If anyone knows about cyberbullying, it's Monica Lewinsky. In 1998, her role in the Bill Clinton "blue dress" scandal catapulted her into the public spotlight in a way that the world had never seen before. Public humiliation was, for the first time, felt and dealt with on a global scale.

Not surprisingly, Lewinsky has spent the 17 years since then diligently keeping herself out of the headlines, but recently she has started speaking out. She's been speaking about her experience as the world's first cyberbullying victim, about the role of the Internet in public humiliation, and about how she hopes to "take back her narrative" by telling her story in the hopes of changing the way we click around the Internet.

In her recent TED talk, Lewinsky bravely takes us back to 1998, when — overnight — she went from being a private, obscure White House intern to the center of a national scandal and the target for "virtual stone throwers" around the world. Lewinsky admits she made a mistake and apologizes for it profusely, but she also recognizes that the price she paid for that mistake was far greater than the world could have ever imagined.

Lewinsky says she decided to speak out after hearing about the story of Tyler Clementi, the Rutgers student who was secretly taped by his roommate while being intimate with another man. Clementi's roommate shared the video online. Under the weight of the humiliation, Clementi ended his own life a few days later.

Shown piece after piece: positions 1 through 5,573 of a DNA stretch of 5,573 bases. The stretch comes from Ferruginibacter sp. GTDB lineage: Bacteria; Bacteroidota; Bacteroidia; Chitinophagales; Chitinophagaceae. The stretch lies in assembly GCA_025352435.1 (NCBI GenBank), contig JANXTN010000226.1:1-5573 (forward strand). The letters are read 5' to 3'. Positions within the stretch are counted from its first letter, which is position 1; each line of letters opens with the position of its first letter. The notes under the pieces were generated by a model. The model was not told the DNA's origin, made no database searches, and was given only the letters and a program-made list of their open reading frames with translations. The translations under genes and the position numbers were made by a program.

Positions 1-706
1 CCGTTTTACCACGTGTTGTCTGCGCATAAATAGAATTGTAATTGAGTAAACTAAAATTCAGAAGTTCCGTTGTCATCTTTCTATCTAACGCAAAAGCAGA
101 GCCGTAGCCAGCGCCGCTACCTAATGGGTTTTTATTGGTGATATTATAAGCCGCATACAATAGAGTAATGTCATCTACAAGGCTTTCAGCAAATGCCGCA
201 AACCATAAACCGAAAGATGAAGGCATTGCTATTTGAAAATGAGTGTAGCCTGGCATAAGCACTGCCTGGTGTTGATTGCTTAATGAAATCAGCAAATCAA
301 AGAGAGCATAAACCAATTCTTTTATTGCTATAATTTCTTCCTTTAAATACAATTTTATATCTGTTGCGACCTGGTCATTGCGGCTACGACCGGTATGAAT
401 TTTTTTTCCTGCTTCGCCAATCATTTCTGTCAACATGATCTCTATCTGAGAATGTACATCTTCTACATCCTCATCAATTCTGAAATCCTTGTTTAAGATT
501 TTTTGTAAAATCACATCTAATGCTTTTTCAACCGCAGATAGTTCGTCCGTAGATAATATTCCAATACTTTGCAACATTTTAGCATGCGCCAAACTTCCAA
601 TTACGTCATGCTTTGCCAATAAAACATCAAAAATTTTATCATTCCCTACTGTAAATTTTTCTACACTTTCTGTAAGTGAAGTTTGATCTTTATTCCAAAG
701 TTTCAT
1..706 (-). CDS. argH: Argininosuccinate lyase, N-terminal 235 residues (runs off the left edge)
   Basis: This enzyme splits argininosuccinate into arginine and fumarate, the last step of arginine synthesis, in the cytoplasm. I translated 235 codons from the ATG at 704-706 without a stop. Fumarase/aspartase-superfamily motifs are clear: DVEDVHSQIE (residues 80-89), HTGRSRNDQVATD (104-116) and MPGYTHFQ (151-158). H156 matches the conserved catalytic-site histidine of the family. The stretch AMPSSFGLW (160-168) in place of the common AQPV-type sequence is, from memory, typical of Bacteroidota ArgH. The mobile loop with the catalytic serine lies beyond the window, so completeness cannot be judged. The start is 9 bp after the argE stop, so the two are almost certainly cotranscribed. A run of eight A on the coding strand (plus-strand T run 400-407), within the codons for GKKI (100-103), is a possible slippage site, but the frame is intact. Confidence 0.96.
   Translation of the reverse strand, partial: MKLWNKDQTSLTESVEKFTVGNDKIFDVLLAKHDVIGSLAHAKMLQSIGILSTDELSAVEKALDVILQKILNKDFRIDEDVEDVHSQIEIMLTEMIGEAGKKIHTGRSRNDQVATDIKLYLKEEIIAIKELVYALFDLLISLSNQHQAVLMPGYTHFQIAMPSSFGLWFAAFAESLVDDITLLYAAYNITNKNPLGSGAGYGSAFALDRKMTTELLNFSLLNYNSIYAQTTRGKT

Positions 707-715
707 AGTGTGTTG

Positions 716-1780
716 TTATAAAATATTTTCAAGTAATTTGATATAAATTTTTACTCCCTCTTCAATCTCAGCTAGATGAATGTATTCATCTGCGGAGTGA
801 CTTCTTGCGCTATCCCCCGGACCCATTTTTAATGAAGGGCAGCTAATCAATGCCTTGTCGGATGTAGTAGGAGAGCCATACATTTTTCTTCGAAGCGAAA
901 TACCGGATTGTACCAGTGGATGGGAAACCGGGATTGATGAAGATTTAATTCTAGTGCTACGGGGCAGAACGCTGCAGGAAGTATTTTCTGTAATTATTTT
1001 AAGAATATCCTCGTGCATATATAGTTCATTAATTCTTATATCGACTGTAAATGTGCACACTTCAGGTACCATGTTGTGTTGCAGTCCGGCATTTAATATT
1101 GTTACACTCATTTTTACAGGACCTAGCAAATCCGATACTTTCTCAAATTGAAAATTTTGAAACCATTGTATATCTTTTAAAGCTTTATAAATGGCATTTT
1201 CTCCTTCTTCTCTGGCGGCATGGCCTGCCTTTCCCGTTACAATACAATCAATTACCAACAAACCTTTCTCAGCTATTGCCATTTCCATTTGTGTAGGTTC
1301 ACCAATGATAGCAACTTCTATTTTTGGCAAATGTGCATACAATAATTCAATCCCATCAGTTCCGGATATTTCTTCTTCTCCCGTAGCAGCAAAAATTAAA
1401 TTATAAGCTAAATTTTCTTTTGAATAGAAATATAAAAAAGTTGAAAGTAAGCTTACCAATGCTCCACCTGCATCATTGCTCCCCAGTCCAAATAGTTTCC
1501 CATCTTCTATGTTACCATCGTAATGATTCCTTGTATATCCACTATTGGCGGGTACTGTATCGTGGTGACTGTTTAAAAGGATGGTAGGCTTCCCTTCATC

Bullying is not a new issue, but, as Lewinsky notes, what is new is this notion of "stealing of people's private words, actions, conversations, and photos and then making them public. Public without consent. Public without context. And public without compassion."

We have become a nation of scandal seekers, and the latest and greatest scandal is only a click away. In the past, the national spotlight has been focused on celebrities. But now, anyone, anywhere can become the center of unwanted international attention.

Says Lewinsky: "Everyday online, people — especially young people who are not developmentally equipped to handle this — are so abused and humiliated that they can't imagine living to the next day. And some, tragically don't."

So, what can we do to stop this trend from spiraling further out of control? "Public shaming as a bloodsport has to stop," notes Lewinsky. And that means showing more compassion and empathy when choosing what kind of news we click and share every day. As Lewinsky notes, it's time we all start imagining what it's like to "walk a mile in someone else's headline."

Check out the video of her talk below: